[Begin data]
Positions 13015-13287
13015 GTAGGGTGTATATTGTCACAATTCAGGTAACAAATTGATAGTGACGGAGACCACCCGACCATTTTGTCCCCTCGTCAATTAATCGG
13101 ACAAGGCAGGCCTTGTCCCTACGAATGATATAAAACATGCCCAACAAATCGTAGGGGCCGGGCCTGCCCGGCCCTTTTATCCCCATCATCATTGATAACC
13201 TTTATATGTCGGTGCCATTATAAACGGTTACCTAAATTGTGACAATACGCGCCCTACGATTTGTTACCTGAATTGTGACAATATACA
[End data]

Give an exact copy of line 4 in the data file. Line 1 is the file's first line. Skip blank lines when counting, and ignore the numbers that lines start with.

13201 TTTATATGTCGGTGCCATTATAAACGGTTACCTAAATTGTGACAATACGCGCCCTACGATTTGTTACCTGAATTGTGACAATATACA